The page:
Poet honored by Italian foundation : Beloved in Italy, Ko Un is first Asian awarded the prestigious prize
“I think there is a sense of innocence in one’s attitude toward honor. I am feeling that joy of a five-year-old now.”
Poet Ko Un made this rather poetic remark upon receiving an award from Italy-based Fondazione Roma earlier this month.
He also shared the challenges of being a poet at the award ceremony held on Feb. 3 at the Temple of Hadrian.
“I am on my 60th year of writing poetry,” the 84-year-old said. “I am now able to know whether poetry is the work of ghosts or the work of the air. However I am nowhere close to defining what poetry is. The more I become a poet, the less I know about poetry - just like one knows so little about what his or her back looks like.”
Ko has already received several international awards like the Cikada Prize, a Swedish literary prize for East Asian poets, in 2006, and the Griffin Poetry Prize Lifetime Recognition Award from Canada in 2008.
But the latest award is meaningful in several ways.
The foundation, a leading cultural institution in Italy, has hosted the international poetry festival since 2006 and the highlight of the festival is the awards given to poets from around the world every year.
The awards were established in 2014 and Ko is the fourth recipient.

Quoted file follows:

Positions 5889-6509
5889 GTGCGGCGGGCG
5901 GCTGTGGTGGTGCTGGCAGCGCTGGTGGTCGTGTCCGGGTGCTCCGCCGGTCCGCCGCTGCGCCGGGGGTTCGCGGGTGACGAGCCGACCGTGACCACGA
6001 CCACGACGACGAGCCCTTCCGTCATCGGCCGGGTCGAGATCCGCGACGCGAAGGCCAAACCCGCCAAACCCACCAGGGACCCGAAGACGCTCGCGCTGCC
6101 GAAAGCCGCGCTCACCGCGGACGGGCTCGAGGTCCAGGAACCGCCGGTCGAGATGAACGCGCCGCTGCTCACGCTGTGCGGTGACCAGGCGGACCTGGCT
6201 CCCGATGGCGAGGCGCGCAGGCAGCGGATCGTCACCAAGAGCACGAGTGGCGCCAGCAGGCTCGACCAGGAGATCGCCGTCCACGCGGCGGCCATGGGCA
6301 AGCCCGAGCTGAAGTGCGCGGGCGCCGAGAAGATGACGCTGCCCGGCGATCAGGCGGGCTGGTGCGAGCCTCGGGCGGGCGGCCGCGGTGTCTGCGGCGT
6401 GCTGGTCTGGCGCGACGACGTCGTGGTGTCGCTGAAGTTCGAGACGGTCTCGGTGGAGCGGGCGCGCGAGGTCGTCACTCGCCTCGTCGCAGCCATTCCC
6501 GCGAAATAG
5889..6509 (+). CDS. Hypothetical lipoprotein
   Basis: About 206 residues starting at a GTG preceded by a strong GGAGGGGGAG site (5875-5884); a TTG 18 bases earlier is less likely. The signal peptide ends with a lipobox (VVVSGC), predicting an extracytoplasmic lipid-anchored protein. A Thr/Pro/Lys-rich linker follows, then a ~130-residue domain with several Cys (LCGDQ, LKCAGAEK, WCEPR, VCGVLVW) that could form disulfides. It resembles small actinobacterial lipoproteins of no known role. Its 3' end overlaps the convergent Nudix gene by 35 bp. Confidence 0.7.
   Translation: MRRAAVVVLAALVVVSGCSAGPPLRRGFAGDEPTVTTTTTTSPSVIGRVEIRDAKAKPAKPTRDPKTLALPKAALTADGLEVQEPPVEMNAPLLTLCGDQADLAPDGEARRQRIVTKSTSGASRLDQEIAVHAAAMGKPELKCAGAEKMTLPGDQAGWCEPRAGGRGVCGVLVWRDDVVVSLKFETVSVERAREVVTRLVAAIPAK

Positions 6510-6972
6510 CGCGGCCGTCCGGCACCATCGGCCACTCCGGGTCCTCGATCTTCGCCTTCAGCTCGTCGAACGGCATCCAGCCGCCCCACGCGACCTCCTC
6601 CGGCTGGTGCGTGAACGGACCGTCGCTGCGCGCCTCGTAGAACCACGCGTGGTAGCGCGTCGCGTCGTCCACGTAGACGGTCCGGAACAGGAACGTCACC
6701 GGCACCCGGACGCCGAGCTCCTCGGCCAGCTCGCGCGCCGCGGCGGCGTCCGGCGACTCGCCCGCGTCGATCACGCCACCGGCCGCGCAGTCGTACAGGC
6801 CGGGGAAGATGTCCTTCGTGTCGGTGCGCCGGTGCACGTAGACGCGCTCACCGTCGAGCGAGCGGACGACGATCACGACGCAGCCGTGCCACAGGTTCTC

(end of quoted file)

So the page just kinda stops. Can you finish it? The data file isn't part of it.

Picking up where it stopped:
Previous laureates include Carol Ann Duffy of the UK, Jacobo Cortines of Spain and Adam Zagajewski of Poland. Ko is the first Asian recipient of the award.
Organizers of the festival introduced Ko saying that “the Korean poet sings of life and the universe based on sophisticated sensitivity and the trajectory of his own powerful life experiences.”
Ko’s work has gained traction worldwide since 2000 and Italy is no exception. Three of his collections of poetry have been translated into Italian. Early in 2013, he was invited to give several special lectures at the Ca’ Foscari University of Venice, Italy, where he was given an honorary fellowship. He also received the literature award from the 2014 NordSud International Prize for Literature and Science.
“In ancient Italy, a day began at sunset,” he told the JoongAng Ilbo over the phone. “That’s why the award ceremony took place at 6 in the evening. With this tradition and its legacy, I began my brand new day as a recipient [of the award].”
“My poetry was born in the Korean language and endured one challenge after another,” he said. “Now, my mother tongue is not the sign of nationality, but a dialect of the universe. One day, when poetry perishes on this planet, the poetry will revive in dark matter in the universe. I am going somewhere.”
Ko finished his remarks by reading one of his poems about the life of a wandering butterfly that roughly translates as below.
“I am born as a butterfly / that could or couldn’t have been. / The butterfly / that knows no sea / no storm / sat on a leaf of a country that fell. / From here / to there it flew.”
BY SON MIN-HO
[a news source]